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When is a charity a charity? We await the punchline…

Very rarely do the judgments of the First Tier Tribunal (Charity) merit the attention of the wider public. Their business consists, in the main, of deciding whether the Charity Commission was right to reject applications for charitable status. It is not, perhaps, anything that excites anyone other than the keenest of charity lawyers.

But every now and again there’s a case that has more fundamental and wide-ranging impact. And this month saw just such a case.

To obtain charitable status (and to benefit from the various tax breaks that such status attracts), an organisation must satisfy two main criteria:

  • the organisation must consist exclusively for one of a number of defined ‘charitable purposes’, and
  • the organisation must offer a ‘public benefit’.

Of course, it’s not entirely that straightforward. There is far more to it than that, but these are the two main hurdles over which any wannabe-charity must climb.

This case involves an English organisation, the Human Dignity Trust, which seeks to “ensure that international human rights laws which prohibit the criminalisation of private consensual same-sex sexual conduct are respected and applied across the world”. The Trust applied for charitable status, but their application was rejected by the Charity Commission, who said that they “recognise the aspirational and valuable philanthropic work of the Trust in seeking to remedy what is considers to be instances of injustice”, but also recognised that not everything that is beneficial to the public is necessarily charitable.

The Tribunal case now revolves around two issues:

  • Does the Trust have a charitable purpose? Or a political one? If it is political, then it cannot be registered as charity. Is the Trust set up to advance human rights (which is accepted as a charitable purpose), or to campaign for a change of the law in foreign countries (which is accepted as a political purpose)?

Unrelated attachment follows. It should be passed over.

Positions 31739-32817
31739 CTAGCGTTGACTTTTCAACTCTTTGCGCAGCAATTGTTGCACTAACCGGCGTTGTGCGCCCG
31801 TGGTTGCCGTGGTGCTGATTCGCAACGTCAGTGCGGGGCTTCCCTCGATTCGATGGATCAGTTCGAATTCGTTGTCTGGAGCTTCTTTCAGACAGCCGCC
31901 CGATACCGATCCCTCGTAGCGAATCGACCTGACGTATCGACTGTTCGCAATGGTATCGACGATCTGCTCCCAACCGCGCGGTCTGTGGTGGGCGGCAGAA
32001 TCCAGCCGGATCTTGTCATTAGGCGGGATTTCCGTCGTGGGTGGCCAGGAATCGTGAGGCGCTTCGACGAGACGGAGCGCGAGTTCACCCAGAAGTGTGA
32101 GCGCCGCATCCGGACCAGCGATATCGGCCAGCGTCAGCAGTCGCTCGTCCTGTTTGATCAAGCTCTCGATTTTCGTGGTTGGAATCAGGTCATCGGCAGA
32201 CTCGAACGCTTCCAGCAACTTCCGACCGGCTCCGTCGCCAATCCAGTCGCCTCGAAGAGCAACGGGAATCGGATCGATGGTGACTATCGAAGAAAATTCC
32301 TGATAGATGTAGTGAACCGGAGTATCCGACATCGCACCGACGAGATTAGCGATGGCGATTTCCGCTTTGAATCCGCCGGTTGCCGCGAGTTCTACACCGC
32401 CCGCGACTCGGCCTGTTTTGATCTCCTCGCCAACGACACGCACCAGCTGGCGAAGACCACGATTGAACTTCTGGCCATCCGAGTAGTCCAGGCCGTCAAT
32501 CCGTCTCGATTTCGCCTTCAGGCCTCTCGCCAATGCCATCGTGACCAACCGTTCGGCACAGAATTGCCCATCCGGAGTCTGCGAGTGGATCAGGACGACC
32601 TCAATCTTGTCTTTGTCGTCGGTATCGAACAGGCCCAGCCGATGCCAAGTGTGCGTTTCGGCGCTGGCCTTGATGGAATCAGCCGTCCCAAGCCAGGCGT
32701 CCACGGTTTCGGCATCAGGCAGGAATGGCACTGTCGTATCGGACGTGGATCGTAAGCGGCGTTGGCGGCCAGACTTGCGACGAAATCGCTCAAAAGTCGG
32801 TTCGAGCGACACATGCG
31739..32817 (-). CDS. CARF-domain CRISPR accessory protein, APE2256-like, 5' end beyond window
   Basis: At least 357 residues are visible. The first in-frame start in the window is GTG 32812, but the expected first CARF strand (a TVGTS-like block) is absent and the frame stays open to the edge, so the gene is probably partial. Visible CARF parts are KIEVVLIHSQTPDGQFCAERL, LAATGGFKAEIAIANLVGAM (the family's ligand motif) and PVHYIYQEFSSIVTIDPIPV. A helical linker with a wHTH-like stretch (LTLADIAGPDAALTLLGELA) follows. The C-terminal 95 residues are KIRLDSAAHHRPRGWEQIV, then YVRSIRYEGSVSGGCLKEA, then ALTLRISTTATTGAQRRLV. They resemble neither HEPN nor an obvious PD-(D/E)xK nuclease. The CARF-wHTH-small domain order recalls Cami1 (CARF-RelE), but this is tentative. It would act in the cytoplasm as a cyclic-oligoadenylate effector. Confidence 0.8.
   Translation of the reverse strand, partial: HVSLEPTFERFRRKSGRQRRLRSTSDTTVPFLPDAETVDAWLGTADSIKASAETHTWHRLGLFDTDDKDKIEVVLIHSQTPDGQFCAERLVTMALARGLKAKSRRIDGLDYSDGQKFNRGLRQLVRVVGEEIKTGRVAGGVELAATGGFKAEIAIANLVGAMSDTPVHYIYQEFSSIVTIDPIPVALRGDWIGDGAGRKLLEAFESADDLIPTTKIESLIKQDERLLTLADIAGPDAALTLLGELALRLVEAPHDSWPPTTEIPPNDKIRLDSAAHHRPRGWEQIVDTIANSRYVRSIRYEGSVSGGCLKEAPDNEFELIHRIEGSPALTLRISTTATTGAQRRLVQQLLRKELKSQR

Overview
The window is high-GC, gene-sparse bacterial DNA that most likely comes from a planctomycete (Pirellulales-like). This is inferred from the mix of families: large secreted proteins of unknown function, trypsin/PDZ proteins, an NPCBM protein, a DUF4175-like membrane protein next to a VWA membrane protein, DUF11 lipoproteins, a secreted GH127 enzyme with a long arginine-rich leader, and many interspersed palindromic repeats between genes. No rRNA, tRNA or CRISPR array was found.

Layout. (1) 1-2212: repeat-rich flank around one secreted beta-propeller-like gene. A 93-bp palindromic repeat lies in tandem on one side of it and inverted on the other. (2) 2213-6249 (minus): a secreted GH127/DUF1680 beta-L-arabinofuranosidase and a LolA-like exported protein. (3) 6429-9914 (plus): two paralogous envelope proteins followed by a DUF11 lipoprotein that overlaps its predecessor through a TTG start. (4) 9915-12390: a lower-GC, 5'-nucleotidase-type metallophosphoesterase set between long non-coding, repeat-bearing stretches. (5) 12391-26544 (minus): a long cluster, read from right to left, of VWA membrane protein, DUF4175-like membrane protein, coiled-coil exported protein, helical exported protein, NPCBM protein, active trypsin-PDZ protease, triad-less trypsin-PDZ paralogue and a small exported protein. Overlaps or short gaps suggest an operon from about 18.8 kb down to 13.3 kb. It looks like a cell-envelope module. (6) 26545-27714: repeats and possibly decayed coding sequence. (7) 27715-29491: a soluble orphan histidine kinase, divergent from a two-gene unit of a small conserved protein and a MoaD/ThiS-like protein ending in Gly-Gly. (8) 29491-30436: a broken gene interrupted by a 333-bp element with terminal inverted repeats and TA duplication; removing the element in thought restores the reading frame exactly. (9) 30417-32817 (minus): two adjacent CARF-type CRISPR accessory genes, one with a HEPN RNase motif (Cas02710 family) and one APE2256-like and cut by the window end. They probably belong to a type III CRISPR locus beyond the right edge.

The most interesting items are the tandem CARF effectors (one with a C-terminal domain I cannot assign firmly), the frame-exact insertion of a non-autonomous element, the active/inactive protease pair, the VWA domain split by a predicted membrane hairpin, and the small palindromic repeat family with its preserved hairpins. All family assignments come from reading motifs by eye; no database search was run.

• There is little dispute that the Trust provides a public benefit, but only outside the UK. It is accepted that the public in the UK do not benefit from the Trust’s work. So, does the public benefit test require a benefit to be conferred on UK individuals, or is a benefit conferred on foreign individuals sufficient?

The trustees of Human Dignity Trust (who were represented by not one, not two but three barristers at the Tribunal hearing) have warned that if the Tribunal upholds the Commission’s decision, and rejects the application, it could threaten the status of charities that work in the field of foreign human rights.

Unfortunately, we do not have the Tribunal’s decision yet, but we’ll keep an eye out and update the blog when it is published.

 

UPDATE JULY 2014: The Tribunal found in favour of the Human Dignity Trust. It decided that the Trust was established for the purposes of promoting and protecting human rights and promoting the sound administration of the law (which is charitable), not for the purpose of changing laws in foreign countries (which is not charitable). The Tribunal, however, appeared to side-step the question on ‘public benefit’, simply saying that it was satisfied the Trust provided a benefit. It did not identify who in the UK benefitted from the Trust’s activities, or whether (if no-one in the UK benefitted) it was sufficient to benefit the public outside the UK (which would have marked a significant change in the law). Therefore, the Charity Commission has been told to complete the Trust’s application to become a charity. 

 

These notes have been prepared for the purpose of an article only. They should not be regarded as a substitute for taking legal advice.

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